It's worth breaking at this point to remark that the most tedious match reports to read in researching BSaD previews are those that blame every ill, bad break and defeat on incompetent refereeing; as such I'm not going to indulge in this temptation here. Beyond this paragraph. Because it was evident as the game progressed with Leeds' fans wailing at every throw in, offside flag and other incidental decision that didn't go their way (and otherwise betraying no suggestion that they were in the stadium at all) that more and more decisions were going to the home side. In particular, the physical excesses displayed by delicate nymphs like Gregan, Butler and Derry were broadly overlooked. Our reaction to one such incident in this spell lead to our steward confiding that "Bates will have paid him", and you had to wonder.

Robbie Blake sent a looping shot in from the right which Foster tipped over in the name of safety. Then a Douglas cross from the right found Lewis stooping on the far edge of the area, but his header was weak and straight at the keeper.

Five minutes before the break we won a free kick wide on the right just inside Leeds' half. The ball was sent in for the dominant Henderson, who again knocked down for the marauding King, again dragged over by Gregan. From our vantage point there was no telling whether the incident had occurred on the penalty spot or on the halfway line, but it transpired that we had a free kick right on the edge of the area.

We lined up as is becoming traditional, with two men standing on the ball with their backs to goal facing Ashley Young. Every match seems to provoke ever more delicate variations on this theme, but the routine on this occasion proved breathtakingly straightforward. Both men peel off, Ashley twats the ball into the very top corner. Awesome. David Beckham doesn't like those you know, too close to the goal, he can't get them "up and down". Pah. One-nil.

Leeds' response was a slightly more vigorous extension of their strategy up to this point, which consisted largely of hoisting balls from the flanks into the far post and seeing what happened. This approach yielded one fine Lewis shot (tipped over) and from the corner a Gregan header off the top of the bar before the half-time whistle blew.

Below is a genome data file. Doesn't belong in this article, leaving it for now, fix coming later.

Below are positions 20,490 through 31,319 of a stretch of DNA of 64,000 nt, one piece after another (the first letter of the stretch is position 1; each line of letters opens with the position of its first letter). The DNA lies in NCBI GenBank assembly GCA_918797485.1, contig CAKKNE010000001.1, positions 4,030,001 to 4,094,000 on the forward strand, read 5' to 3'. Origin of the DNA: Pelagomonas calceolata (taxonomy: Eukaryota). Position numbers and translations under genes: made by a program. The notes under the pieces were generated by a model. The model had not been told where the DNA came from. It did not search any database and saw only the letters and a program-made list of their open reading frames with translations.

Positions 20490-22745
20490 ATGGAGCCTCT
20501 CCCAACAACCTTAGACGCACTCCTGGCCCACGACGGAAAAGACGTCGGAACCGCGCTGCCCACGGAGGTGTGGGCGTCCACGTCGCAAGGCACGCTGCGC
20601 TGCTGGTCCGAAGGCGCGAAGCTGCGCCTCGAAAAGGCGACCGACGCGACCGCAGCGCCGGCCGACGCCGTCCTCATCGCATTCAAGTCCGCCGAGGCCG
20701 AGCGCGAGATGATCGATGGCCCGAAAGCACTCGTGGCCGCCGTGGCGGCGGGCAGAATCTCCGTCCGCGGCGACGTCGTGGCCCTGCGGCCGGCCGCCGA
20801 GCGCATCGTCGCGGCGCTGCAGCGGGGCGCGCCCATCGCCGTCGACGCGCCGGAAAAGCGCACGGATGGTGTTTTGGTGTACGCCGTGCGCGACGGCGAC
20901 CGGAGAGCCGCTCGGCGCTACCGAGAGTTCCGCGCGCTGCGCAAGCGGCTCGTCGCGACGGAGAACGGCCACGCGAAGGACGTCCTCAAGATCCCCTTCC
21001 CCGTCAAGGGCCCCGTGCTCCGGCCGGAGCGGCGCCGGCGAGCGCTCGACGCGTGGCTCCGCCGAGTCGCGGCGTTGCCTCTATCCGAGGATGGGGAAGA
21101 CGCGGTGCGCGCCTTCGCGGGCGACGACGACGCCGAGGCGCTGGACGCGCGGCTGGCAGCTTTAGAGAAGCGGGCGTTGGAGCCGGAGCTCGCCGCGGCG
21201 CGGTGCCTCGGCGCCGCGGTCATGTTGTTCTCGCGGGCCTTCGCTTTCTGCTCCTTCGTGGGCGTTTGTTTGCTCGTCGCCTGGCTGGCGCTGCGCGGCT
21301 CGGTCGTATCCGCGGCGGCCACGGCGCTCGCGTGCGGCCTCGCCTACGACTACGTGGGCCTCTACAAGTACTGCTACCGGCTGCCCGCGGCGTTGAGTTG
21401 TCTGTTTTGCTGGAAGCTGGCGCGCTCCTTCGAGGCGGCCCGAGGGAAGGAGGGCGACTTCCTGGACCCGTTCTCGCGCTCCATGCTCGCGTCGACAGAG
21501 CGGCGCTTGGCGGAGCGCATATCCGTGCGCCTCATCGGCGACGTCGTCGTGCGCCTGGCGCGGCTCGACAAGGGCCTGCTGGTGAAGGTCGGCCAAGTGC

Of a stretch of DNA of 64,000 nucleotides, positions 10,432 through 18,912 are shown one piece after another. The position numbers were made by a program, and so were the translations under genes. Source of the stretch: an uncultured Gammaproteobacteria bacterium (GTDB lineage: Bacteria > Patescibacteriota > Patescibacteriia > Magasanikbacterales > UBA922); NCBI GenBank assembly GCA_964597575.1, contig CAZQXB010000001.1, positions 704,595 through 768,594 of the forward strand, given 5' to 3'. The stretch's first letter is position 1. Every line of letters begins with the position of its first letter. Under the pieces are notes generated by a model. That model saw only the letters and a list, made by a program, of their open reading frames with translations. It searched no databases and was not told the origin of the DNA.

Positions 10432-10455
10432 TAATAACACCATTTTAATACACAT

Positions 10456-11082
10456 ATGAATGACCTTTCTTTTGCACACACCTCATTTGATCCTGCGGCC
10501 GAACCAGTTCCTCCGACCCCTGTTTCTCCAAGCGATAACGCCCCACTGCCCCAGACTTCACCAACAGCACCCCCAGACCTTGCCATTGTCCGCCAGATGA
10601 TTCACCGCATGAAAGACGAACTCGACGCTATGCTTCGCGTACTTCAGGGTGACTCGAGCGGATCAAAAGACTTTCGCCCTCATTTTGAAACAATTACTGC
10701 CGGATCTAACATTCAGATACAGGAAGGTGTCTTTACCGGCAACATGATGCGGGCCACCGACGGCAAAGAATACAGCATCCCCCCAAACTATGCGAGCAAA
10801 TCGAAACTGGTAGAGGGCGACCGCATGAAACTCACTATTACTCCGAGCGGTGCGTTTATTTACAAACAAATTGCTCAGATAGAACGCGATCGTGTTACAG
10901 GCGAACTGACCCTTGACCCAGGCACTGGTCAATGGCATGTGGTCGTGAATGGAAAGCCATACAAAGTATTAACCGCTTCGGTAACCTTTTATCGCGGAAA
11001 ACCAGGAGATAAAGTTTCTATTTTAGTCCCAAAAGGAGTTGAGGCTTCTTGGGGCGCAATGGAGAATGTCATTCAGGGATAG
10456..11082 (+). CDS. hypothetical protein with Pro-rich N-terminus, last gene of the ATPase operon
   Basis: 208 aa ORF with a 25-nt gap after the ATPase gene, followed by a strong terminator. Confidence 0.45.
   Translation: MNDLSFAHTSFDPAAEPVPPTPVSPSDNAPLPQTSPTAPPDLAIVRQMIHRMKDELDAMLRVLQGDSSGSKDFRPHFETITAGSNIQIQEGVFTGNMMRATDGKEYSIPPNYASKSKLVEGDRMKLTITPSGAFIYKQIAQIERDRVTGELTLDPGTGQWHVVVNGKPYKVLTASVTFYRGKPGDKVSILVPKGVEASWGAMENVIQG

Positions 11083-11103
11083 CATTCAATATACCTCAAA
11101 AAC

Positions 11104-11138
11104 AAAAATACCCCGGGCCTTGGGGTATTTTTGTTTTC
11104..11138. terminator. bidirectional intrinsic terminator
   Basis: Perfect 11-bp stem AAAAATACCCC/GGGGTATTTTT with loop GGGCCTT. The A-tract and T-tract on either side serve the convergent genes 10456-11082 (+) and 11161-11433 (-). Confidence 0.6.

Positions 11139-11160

Lucky half-time Chocolate: A Mars Bar
Reason: Successful employment against Sheffield United and Coventry
Level of Success: Rubbish. Depressing evidence that the fortune-bringing powers of particular brands of confectionery are finite. It is also possible that Sean Gregan had already consumed all available lucky chocolate.

"You just need three more now!" grinned our steward before a half-time relocation. Her replacement turned out to be a Leeds fan. "But I wish I weren't...."

The rest of the half time chatter revolved around how we might protect our midfield from the referee's unpredictability via changes of formation, with both of the "new boys" in the centre already on a yellow albeit performing admirably. Redundantly, as it turned out.

The second half began with both sides attempting to seize the upper hand. A "goal" from either side was disallowed for offside within the space of five minutes... in Leeds' case the assistant's flag remaining unnoticed by their lot behind the goal to our left for an entertaining length of time. Watford's disallowed effort came via a powerful left-footed drive from Henderson and illustrated the degree to which new "interpretations of the rule" put pressure on the officials. Henderson was clearly offside, but because the assistant on the far side from us didn't flag until he became "active" the call was interpreted as late and indecisive by the crowd.

Play was much more frantic than it had been for much of the first half. The ubiquitous Bangura executed a quite seismic challenge on Douglas to turn play in our favour; Eagles received the ball on the right and sent a wicked cross to the far post where Butler turned it wide for a corner with Young homing in. As he collected the ball and strode towards our corner to take the kick, Ashley gave us a "Tommy Mooney fist" that had Lewy chuckling uncontrollably for about five minutes.

It was breathless stuff, and much as we were giving as good as we got anyone in the away end would have gone home happily with one-nil at this point. As Bangura relieved another spell of Leeds pressure with some confident ball juggling, Will commented that this felt a bit like forty-five minutes of injury time. And then the game changed.

I have to confess to being distracted by my notepad when the first critical event occurred; however a consensus amongst Leeds and Watford accounts in the car later was surprisingly readily agreed upon. Under minimal attention Stewart, who had been having a convincing evening up to this point, put Foster under pressure with a weak back header. Hulse galloped onto into it and went down under Foster's challenge... a penalty but not a clear goalscoring opportunity with ball and player heading for the corner flag according to our panel. The referee agreed on the first score, but not the second, showing Foster the red card. The incident had come from nowhere, and my level of disorientation having missed the incident was compounded by seeing Foster trotting off when my brother's cry of "Oh Jordan!" had led me to expect the full-back's departure. Enter the veteran in place of Chris Eagles, but he got nowhere near Robbie Blake's spot kick.